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Omega-3 'may help to protect against type 2 diabetes'

By Tim Sandle     May 29, 2013 in Health
Scientists in the U.S. have run a study that indicates that omega-3 fatty acid capsules could help to deliver lower risks of type 2 diabetes and coronary heart disease.
The study, according to Health Day News, consisted of reviewing evidence from existing randomized clinical trials. From this, the research team was found data which suggests that fish oil supplements can raise levels of an important and beneficial hormone called adiponectin in the bloodstream.
Adiponectin has been shown to have beneficial effects on metabolic processes such as glucose regulation and the modulation of inflammation. The hormone, secreted from adipose tissue, is involved with regulating glucose levels as well as fatty acid breakdown.
Based on the review, lead study author Dr Jason Wu of the Harvard School of Public Health said that the results "suggest that higher intake of fish oil may moderately increase blood level of adiponectin and these results support potential benefits of fish oil consumption on glucose control and fat cell metabolism".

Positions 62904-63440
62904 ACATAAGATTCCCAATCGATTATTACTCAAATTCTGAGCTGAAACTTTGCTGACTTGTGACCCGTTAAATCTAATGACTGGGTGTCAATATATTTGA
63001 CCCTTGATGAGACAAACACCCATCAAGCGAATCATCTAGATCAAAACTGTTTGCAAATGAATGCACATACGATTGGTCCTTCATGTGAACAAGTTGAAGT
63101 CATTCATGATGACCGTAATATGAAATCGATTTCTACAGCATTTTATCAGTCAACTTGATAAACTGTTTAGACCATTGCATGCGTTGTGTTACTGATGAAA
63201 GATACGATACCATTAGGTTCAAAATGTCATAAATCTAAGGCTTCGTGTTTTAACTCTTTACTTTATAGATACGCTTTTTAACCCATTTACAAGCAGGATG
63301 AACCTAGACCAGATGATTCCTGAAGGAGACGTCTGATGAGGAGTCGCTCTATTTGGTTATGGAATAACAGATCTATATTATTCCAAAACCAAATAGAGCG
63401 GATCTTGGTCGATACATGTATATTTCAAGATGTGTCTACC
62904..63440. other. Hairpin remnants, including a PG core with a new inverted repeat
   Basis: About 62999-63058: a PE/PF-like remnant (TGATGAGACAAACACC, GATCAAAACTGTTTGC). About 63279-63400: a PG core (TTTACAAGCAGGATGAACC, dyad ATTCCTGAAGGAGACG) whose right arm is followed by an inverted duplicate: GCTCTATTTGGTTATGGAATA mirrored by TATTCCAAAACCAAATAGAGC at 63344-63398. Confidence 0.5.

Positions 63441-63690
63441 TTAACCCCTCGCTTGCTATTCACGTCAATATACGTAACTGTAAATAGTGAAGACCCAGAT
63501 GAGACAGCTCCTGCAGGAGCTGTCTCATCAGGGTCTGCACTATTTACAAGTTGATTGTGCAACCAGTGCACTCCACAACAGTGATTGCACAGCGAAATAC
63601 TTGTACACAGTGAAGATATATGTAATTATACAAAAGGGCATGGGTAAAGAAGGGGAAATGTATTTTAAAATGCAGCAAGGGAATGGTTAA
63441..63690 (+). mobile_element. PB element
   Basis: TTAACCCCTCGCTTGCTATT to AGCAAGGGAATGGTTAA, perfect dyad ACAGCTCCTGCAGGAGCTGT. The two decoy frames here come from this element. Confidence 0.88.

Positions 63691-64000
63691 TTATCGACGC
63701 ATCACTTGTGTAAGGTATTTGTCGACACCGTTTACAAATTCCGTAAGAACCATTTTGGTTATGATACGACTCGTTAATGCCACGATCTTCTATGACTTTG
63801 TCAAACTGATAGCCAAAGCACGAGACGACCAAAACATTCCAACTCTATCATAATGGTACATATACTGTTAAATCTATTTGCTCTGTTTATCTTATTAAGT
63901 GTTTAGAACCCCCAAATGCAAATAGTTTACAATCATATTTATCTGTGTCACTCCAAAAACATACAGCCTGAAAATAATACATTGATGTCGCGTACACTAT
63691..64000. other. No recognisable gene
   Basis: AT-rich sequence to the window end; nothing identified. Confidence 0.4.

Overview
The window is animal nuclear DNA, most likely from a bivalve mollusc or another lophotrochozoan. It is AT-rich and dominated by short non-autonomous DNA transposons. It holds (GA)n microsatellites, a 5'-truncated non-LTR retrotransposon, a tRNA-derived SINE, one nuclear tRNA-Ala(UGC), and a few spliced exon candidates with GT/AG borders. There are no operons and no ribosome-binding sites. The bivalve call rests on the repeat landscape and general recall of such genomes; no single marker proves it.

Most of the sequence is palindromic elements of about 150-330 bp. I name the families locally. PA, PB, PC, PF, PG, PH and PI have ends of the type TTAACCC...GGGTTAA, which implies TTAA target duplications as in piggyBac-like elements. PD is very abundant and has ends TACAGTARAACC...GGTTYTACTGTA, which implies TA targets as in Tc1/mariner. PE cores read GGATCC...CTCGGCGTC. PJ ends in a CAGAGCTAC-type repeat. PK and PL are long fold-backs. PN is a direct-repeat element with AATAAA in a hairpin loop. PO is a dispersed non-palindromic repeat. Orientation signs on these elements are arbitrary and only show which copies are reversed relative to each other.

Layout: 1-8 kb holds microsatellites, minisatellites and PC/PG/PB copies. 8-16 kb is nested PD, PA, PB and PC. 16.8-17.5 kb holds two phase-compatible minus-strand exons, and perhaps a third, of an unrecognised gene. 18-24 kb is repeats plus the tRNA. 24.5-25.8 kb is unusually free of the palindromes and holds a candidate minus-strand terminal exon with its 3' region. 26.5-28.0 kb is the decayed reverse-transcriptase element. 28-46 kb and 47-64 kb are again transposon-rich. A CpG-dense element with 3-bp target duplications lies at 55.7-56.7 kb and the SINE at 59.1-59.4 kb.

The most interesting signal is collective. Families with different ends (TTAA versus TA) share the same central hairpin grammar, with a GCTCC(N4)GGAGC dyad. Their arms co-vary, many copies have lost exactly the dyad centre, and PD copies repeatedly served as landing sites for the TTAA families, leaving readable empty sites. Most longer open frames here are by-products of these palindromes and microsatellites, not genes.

It should be noted that the evidence is based on laboratory studies and it has not yet been proven that consumption of omega-3 fatty acid will influence the risk of not developing diabetes and coronary heart disease. The published paper notes that “findings remain inconsistent in humans.”
The findings have been published in the JCEM journal in a paper titled “Effect of Fish Oil on Circulating Adiponectin: A Systematic Review and Meta-Analysis of Randomized Controlled Trials.”
More about Omega3, Fish oil, type 2 diabetes, Diabetes
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